January 24, 2020 is burned in the memory of French doctor Denis Malvy: This is the day a patient in your care tested positive for COVID-19 and became Europe’s “patient zero”.
Professor Malvy, head of tropical diseases at the Pellegrin University Hospital (CHU) in Bordeaux, explains Euronews how he and his team recognized at the time the symptoms that we now associate with the virus, the agonizing wait by the phone before the results arrived and how, a year later, the patient has returned to remember the anniversary of that.
Although retrospective tests have since been carried out suggesting that the coronavirus could have reached the shores of the continent even in 2019, Professor Malvy’s patient was the first confirmed case in Europe.
“Personally, I do not remember being confused,” explains the doctor about the moment his department received the call to report that a patient had symptoms reminiscent of the virus. Nor, he says, when an ambulance team brought him to the Bordeaux hospital.
The patient, who was admitted to the department of infectious and tropical diseases in the early afternoon of January 23, was a Frenchman in his 40s who had “work and family ties” with the city of Wuhan (China), where he you think the virus originated.
He had just returned to Bordeaux from a two-week vacation in Wuhan and developed a cough and fever. The team started up and when the man arrived he was taken to a “high security room” in an area of the hospital for contagious patients.
The first hours of attention to the man took place in this room, in which Professor Malvy evaluated him together with his colleague, Dr. Nguyên. The room was equipped with the highest level of epidemiological protection, with a negative pressure lock and all the medical personnel with the personal protective clothing that we already know.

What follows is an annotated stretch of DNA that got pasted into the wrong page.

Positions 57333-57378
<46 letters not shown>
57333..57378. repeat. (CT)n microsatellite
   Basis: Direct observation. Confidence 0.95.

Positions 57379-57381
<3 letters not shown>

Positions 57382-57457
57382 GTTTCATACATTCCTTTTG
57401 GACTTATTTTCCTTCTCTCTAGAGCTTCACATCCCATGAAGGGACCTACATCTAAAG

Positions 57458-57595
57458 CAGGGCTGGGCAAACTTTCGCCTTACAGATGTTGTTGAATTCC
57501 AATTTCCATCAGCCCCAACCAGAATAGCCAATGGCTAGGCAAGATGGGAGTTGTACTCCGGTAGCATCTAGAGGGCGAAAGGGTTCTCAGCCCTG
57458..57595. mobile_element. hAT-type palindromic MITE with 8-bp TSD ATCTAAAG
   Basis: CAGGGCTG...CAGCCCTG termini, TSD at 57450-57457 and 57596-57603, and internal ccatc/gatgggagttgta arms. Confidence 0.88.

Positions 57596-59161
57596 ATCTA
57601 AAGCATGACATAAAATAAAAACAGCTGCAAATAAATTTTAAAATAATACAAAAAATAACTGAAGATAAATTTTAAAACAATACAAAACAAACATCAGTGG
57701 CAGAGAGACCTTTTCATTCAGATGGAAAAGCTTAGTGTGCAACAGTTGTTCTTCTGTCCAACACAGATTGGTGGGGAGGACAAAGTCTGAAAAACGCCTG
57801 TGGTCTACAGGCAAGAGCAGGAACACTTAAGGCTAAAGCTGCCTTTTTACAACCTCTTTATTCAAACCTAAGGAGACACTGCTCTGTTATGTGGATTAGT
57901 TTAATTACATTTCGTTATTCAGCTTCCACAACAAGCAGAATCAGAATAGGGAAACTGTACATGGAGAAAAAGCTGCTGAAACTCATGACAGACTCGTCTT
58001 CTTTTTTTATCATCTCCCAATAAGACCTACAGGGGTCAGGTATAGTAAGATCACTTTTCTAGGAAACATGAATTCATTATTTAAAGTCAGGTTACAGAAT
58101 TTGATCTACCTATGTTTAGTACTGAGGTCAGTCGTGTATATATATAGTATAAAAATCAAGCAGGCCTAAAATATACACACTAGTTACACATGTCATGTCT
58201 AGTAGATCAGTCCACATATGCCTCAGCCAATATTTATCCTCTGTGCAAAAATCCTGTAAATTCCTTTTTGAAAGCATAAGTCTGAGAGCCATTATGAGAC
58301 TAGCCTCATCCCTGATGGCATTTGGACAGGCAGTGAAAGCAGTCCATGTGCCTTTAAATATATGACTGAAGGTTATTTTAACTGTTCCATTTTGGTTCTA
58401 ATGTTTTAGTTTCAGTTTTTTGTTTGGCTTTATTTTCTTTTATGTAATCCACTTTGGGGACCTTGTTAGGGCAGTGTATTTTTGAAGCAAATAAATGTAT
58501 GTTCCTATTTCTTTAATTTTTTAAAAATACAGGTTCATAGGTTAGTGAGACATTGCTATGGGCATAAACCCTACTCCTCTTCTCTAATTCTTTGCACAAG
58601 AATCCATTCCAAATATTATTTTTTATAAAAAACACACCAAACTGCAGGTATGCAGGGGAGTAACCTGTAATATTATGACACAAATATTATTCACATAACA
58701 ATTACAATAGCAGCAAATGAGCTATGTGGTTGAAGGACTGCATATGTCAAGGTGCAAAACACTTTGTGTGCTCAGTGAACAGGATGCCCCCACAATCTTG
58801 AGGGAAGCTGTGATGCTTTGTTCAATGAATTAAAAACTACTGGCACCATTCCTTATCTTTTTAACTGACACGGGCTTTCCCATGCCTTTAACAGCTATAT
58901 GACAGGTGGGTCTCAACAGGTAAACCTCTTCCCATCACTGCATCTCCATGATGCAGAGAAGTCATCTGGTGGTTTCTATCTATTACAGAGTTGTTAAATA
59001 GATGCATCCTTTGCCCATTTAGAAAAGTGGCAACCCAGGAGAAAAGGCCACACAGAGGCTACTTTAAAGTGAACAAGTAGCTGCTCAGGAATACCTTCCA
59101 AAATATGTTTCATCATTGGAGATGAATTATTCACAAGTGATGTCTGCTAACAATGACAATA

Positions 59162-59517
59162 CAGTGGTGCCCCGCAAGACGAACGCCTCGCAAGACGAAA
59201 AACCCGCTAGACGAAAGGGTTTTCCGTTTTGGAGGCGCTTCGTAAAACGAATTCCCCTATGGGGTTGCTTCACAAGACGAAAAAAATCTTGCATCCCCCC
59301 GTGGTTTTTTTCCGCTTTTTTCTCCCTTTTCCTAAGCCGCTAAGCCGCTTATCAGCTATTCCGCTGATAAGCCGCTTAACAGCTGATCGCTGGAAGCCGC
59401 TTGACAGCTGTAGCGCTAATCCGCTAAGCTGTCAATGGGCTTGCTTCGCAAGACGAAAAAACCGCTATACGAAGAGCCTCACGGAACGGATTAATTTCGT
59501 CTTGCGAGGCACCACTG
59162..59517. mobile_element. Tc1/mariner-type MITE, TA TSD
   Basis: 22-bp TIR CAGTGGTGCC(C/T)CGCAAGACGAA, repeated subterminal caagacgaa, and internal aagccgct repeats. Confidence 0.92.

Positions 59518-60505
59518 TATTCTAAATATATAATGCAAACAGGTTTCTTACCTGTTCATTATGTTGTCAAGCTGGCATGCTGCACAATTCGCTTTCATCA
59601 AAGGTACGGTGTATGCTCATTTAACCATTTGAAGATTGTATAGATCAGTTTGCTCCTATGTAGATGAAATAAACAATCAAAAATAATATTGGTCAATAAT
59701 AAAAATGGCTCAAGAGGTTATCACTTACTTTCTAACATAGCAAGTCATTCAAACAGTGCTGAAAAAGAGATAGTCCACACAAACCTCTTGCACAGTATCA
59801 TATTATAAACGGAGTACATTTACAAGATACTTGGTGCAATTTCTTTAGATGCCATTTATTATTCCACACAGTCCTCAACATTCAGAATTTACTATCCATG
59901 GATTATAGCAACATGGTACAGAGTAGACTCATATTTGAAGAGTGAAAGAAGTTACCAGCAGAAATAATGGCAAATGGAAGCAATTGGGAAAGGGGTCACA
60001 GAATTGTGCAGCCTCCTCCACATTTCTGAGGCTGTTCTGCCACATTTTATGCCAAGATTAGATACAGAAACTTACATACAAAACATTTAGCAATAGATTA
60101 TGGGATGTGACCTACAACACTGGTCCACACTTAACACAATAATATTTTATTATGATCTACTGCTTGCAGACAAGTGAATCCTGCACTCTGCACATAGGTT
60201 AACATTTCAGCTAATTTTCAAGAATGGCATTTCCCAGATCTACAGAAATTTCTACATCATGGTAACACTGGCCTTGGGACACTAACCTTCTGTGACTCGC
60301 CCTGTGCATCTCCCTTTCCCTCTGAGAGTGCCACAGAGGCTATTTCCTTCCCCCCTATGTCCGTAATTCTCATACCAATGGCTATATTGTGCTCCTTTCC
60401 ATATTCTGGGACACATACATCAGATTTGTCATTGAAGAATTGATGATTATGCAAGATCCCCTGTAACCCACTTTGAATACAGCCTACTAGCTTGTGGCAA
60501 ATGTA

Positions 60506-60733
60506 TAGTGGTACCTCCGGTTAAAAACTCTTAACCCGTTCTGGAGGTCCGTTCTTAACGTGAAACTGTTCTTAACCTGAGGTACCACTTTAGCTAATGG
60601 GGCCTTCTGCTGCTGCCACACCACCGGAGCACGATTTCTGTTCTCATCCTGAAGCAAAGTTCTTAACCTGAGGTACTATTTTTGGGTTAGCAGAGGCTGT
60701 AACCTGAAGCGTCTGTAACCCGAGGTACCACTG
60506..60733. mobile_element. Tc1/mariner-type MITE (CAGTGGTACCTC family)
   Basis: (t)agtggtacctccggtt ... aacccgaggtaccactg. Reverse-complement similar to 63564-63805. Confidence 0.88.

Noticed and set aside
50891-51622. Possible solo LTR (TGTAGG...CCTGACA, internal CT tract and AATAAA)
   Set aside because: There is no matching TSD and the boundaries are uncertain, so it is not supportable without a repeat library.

“Psychologically speaking, it wasn’t easy for him”explains the infectious disease specialist: “We did everything possible to reassure him. But from the beginning he was very brave and trusted us a lot.”
Malvy says his team was “very, very well prepared,” with members deployed on the ground during the Ebola outbreaks in Guinea, the Republic of Congo and Lassa fever in Nigeria.
It also brought back difficult memories of SARS, a viral respiratory illness caused by another coronavirus: “We asked ourselves: ‘Will this coronavirus behave as the causative agent of SARS?'” “With our knowledge of the epidemics, we felt that a page had been turned and that it would not be turned immediately,” Malvy laments.
Then came the tests. The team took virological samples from the patient and sent them immediately to the biomedical research center of the Institut Pasteur in Paris, where teams worked on them overnight.
Around 4 p.m. the next day, the department received a call to say that the results would be available at 6 p.m. and Professor Malvy and the doctor with whom he had admitted the patient went to wait in his office for the phone to ring.
The doctor recounts the phone call with lucid precision: “I have to affirm that, given the data we have obtained and confirmed, it is positive,” the woman from the institute told him.
“So now what?” Professor Malvy asked his colleague. “I was sad,” he added. “I saw that it was a great moment for my country.”